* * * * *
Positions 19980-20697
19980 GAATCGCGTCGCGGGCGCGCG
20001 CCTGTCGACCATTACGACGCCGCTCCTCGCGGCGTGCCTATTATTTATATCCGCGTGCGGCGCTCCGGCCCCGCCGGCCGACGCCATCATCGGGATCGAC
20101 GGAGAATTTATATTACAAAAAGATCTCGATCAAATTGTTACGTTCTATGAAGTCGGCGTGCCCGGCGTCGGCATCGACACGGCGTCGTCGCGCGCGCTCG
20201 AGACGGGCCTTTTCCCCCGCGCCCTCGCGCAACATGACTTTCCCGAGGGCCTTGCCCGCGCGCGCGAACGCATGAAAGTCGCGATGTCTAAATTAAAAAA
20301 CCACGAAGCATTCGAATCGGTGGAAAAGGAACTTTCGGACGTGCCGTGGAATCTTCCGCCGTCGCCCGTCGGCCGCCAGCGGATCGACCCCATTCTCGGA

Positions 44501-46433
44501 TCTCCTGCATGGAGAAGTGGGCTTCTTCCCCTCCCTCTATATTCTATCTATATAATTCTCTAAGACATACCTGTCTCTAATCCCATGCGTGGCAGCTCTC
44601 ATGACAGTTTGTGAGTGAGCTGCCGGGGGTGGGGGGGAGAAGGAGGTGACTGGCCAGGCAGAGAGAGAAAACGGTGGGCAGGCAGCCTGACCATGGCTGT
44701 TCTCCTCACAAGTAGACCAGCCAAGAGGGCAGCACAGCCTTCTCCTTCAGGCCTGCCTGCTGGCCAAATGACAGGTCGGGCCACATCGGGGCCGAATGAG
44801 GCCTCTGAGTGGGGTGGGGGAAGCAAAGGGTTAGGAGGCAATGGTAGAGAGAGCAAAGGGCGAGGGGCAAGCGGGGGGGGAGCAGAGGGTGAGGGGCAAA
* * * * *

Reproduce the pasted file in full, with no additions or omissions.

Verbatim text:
Positions 19980-20697
19980 GAATCGCGTCGCGGGCGCGCG
20001 CCTGTCGACCATTACGACGCCGCTCCTCGCGGCGTGCCTATTATTTATATCCGCGTGCGGCGCTCCGGCCCCGCCGGCCGACGCCATCATCGGGATCGAC
20101 GGAGAATTTATATTACAAAAAGATCTCGATCAAATTGTTACGTTCTATGAAGTCGGCGTGCCCGGCGTCGGCATCGACACGGCGTCGTCGCGCGCGCTCG
20201 AGACGGGCCTTTTCCCCCGCGCCCTCGCGCAACATGACTTTCCCGAGGGCCTTGCCCGCGCGCGCGAACGCATGAAAGTCGCGATGTCTAAATTAAAAAA
20301 CCACGAAGCATTCGAATCGGTGGAAAAGGAACTTTCGGACGTGCCGTGGAATCTTCCGCCGTCGCCCGTCGGCCGCCAGCGGATCGACCCCATTCTCGGA

Positions 44501-46433
44501 TCTCCTGCATGGAGAAGTGGGCTTCTTCCCCTCCCTCTATATTCTATCTATATAATTCTCTAAGACATACCTGTCTCTAATCCCATGCGTGGCAGCTCTC
44601 ATGACAGTTTGTGAGTGAGCTGCCGGGGGTGGGGGGGAGAAGGAGGTGACTGGCCAGGCAGAGAGAGAAAACGGTGGGCAGGCAGCCTGACCATGGCTGT
44701 TCTCCTCACAAGTAGACCAGCCAAGAGGGCAGCACAGCCTTCTCCTTCAGGCCTGCCTGCTGGCCAAATGACAGGTCGGGCCACATCGGGGCCGAATGAG
44801 GCCTCTGAGTGGGGTGGGGGAAGCAAAGGGTTAGGAGGCAATGGTAGAGAGAGCAAAGGGCGAGGGGCAAGCGGGGGGGGAGCAGAGGGTGAGGGGCAAA